How Nature Therapy Can Help Children With ADHD?

How Nature Therapy Can Help Children With ADHD?
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Nature Therapy Research

Using nature therapy as an alternative option for children with ADHD is a concept that is gaining momentum.

In Last Child in the Woods: Saving Our Children from Nature-Deficit Disorder [Algonquin Books, 2006], author Richard Louv devotes an entire chapter to the benefits of nature therapy for sufferers of ADHD. He quotes several studies demonstrating that a connection with nature can lead to an increase in cognitive functioning and attention spans, with higher concentration levels.

The connection with nature can be as simple as providing a picture of or a window view to greenery, such as lawns, bushes, and trees. It could also be as intense as an Outward Bound-type excursion into the wilderness. The more intense the “green therapy”, the better the results.

A study conducted by Frances E. Kuo and Andrea Faber Taylor of the University of Illinois at Urbana-Champaign, also found that ADHD children tend to be calmer and sleep better at night as a result of “green” or nature therapy.

Other new initiatives include the Be Out There Campaign, designed by the National Wildlife Federation and First Lady Michelle Obama’s Let’s Move! While designed to benefit children in general, those with ADHD can benefit even more by engaging with the outside world.

Finding the Right Activities

While excursions to the great outdoors are not always feasible on a daily basis for the class, there are activities that can be done to encourage concentration levels in students with ADHD.

  • Prior to starting the school day, the child can take a walk outside. He could walk around the block at home prior to leaving in the morning. If he is within walking distance, he could walk to school.

  • Taking a nature walk during a lunchtime recess period or in the afternoon prior to starting homework will allow for a higher concentration level. The child will also be more likely to complete his schoolwork and homework.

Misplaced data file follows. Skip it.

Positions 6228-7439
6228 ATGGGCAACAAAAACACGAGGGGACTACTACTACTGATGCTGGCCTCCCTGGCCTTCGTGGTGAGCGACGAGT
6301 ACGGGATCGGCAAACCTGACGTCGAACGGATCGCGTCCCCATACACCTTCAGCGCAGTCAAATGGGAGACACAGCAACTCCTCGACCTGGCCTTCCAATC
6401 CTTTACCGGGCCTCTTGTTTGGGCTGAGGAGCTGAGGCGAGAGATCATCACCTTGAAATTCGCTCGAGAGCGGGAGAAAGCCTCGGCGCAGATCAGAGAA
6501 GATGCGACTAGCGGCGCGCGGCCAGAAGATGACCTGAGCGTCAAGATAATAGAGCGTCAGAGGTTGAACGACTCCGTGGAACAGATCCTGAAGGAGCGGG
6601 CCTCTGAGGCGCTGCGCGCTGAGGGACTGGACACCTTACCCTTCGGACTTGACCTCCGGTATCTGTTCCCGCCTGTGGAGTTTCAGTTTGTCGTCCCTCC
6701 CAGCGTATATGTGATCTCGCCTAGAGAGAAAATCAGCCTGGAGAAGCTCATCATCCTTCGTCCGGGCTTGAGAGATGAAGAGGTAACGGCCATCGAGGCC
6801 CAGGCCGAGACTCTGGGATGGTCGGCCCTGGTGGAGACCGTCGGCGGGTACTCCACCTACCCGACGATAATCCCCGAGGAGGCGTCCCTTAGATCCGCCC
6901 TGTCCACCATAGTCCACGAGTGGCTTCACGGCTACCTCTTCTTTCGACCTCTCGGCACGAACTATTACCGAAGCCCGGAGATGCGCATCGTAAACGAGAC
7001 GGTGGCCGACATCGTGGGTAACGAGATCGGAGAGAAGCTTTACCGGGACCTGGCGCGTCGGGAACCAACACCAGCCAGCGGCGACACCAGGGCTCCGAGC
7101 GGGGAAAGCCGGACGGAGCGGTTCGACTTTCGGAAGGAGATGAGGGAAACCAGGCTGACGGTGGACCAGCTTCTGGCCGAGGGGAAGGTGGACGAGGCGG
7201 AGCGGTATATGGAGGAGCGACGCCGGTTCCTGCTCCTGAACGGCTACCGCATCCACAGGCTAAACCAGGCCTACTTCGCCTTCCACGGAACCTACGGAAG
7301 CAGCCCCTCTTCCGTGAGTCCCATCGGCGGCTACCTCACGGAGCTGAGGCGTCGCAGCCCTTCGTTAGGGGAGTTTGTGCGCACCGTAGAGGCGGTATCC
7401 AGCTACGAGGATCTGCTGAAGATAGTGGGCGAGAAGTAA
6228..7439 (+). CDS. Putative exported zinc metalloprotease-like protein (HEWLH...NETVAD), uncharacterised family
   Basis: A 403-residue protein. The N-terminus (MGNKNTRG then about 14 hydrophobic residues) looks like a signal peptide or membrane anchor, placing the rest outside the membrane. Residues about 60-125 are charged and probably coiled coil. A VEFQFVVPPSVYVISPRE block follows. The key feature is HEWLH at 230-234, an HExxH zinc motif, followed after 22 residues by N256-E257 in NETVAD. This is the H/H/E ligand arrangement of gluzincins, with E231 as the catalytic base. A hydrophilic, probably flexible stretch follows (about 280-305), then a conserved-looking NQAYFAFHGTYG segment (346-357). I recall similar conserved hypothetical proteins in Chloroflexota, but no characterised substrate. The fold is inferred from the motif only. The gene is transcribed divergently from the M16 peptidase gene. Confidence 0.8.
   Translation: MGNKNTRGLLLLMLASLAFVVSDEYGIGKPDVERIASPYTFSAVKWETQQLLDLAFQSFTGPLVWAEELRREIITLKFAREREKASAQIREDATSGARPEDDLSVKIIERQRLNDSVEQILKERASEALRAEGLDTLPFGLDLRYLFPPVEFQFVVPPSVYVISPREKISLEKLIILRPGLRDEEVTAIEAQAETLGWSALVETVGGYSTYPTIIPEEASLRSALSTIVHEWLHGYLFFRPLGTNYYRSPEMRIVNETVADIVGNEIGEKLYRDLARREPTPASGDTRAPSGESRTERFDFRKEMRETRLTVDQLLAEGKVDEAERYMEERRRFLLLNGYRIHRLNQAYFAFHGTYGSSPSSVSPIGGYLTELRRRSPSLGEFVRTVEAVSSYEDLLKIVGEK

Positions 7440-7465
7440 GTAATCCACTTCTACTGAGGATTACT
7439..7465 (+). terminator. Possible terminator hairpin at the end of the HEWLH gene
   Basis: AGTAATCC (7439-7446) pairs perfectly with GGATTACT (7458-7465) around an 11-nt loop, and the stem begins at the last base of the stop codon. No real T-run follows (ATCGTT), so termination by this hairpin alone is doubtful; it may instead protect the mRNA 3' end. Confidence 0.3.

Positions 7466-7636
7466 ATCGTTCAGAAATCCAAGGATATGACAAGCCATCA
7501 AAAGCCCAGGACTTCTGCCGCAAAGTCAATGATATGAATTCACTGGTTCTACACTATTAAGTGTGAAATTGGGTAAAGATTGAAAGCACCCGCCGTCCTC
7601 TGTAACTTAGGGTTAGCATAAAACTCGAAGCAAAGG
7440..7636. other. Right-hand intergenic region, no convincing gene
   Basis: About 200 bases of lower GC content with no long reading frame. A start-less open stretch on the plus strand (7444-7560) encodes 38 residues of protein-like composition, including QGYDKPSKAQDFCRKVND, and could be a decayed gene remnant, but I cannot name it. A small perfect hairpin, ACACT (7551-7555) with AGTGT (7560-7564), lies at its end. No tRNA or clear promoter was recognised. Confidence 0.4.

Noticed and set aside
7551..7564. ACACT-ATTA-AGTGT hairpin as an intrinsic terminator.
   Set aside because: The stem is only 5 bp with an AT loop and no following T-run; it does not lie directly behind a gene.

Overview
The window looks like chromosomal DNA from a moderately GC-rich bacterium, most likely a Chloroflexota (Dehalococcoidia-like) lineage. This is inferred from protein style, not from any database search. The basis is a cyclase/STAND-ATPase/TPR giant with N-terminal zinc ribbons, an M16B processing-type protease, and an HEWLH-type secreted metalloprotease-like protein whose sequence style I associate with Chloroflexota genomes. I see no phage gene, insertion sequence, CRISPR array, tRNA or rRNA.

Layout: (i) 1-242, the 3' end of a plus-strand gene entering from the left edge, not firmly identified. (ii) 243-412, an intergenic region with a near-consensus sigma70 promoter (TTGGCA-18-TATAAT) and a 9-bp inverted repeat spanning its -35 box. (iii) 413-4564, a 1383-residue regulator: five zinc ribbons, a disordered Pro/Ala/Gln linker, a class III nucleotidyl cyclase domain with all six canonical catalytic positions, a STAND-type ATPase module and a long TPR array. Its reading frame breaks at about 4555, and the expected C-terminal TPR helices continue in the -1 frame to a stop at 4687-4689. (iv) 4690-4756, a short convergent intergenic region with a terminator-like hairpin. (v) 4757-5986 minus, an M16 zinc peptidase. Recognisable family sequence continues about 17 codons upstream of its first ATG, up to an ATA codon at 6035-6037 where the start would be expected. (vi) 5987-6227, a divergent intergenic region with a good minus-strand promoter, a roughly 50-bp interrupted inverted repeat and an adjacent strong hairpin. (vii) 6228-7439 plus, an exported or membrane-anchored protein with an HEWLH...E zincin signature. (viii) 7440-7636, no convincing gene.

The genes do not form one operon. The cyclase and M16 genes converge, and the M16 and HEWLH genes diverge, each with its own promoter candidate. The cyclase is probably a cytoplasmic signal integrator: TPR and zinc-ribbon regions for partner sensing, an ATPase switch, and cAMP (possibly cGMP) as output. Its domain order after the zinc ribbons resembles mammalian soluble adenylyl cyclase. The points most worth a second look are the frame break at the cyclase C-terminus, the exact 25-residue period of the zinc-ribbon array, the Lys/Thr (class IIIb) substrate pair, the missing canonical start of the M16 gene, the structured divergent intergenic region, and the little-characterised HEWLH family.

• Ideal walking locations include parks; however, exposure to grass, trees, bushes, and flowers, is the most important, even if it is in an urban setting. Increase walking intensity by locating local hiking and jogging trails.

  • Outdoor recreation during gym class, or after school through outdoor sports, can mentally recharge the child with ADHD. Any kind of outdoor exercise is beneficial.

  • Start gardening projects. The child could be supervised helping maintain the school grounds, volunteer at local parks, work in community gardens, or simply work in his own yard at home.

  • Take care of indoor plants. Especially during inclement weather when it is more difficult to get outside, the child can be in charge of caring for decorative plants in the classroom and at home.

  • Care for animals. The child could be supervised in taking care of an animal. Start small with a fish and work up to cats and dogs, who require more interaction. Visit local pet shelters and inquire about volunteer opportunities, such as dog walking.

It is important to point out that nature therapy is not intended to replace traditional therapies, such as medication for ADHD. It is designed to be used as a supplement to maximize the medicinal benefits.


Hodges, Rick. Take it Outside! Treating ADHD with Exercise. ADDITUDE.

Louv, Richard. Last Child in the Woods: Saving Our Children from Nature-Deficit Disorder. New York: Algonquin Books of Chapel Hill, 2006.

University Of Illinois At Urbana-Champaign (2004, August 30). Children With ADHD Benefit From Time Outdoors Enjoying Nature. ScienceDaily.